By Michael Howell
It’s been a long time coming to completion, but the Highway 93 improvement project is something that the Bitterroot Valley and Montana Department of Transportation can be proud of, according to County Commissioner J.R. Iman, who was closely involved with the project since its inception.
Iman, who attended the dedication ceremony of the new improvements last week, said the project not only won a state award for its engineering in Montana but has become the model for other projects across the state.
“This is the first highway corridor in Montana to get long distance bike paths and significant traffic changes at the communities it passes through,” said Iman. He said the model was successfully used in the Flathead Valley since then.
“It was a huge undertaking,” said Iman. He said in the beginning the estimated cost of the project was about $45 million and it was expected to be completed in 10 years. But the public involvement process, which consisted of Community Action Committees established in each community to make design proposals, took longer than expected and added amenities to the project that were costly as well. The cost ballooned to $135 million and it took 20 years to complete, or almost complete, as some final details are still being worked out.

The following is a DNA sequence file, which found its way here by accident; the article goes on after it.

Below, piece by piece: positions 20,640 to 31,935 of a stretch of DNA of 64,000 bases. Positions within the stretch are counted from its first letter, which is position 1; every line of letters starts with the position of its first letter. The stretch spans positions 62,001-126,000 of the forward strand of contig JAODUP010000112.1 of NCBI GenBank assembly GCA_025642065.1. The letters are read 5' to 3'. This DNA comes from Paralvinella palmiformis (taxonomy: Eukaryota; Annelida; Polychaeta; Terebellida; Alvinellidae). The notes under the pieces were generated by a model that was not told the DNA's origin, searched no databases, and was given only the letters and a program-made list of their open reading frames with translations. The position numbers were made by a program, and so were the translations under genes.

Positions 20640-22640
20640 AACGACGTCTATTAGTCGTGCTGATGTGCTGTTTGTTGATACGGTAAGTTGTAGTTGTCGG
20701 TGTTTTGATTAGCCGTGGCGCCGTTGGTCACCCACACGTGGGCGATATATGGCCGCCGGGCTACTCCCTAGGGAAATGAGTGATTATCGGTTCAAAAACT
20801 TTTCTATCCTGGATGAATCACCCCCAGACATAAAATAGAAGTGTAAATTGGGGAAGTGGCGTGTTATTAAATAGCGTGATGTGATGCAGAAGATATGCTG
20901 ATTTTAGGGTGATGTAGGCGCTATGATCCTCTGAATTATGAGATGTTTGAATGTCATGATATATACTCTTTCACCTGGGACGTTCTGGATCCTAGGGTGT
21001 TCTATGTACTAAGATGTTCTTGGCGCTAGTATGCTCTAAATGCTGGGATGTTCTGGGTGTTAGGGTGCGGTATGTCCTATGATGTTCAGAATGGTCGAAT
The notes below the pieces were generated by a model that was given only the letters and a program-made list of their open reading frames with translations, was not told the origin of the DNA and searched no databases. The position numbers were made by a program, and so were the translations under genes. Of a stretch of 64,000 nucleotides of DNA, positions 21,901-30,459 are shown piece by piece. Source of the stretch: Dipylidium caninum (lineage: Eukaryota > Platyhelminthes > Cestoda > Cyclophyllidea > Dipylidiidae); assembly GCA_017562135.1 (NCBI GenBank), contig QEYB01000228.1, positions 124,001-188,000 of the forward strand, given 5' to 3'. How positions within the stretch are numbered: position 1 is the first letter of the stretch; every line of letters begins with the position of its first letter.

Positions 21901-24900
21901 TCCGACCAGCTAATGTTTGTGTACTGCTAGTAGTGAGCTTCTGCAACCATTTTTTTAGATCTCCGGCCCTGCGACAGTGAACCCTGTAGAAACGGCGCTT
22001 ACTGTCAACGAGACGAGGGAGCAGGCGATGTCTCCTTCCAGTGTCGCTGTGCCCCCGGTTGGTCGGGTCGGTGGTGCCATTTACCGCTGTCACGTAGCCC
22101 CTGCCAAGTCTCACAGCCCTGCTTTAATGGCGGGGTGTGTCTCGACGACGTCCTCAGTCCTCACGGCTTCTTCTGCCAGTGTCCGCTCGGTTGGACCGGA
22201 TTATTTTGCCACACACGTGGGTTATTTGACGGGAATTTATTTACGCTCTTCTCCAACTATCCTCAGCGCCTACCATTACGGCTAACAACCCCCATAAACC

Iman said that, at the start, there were no wildlife crossings in the design with associated high fencing, nor was there a bike path envisioned, nor landscaping through the communities along the highway. All of these amenities were added through the long and laborious process of including the public at the design stage.
It was a steep learning curve for everyone, according to Iman, and some details were laboriously worked out as the project was worked on section by section. One thing that was not clear in the beginning, for instance, was who would take care of the landscaping that was being installed along the roadside and down the middle of the road. Iman said that one thing currently being considered is to involve adjacent landowners in a contract to maintain the roadside along their property similar to the kind of contractual agreement made between the county and landowners for control of weeds in the right-of-way. Iman said a few contracts have already been made and more are in the works.
According to Iman, a few other details are still being worked out. The speed limit signs at Victor, for instance, may be spread out a little more and other adjustments may be made.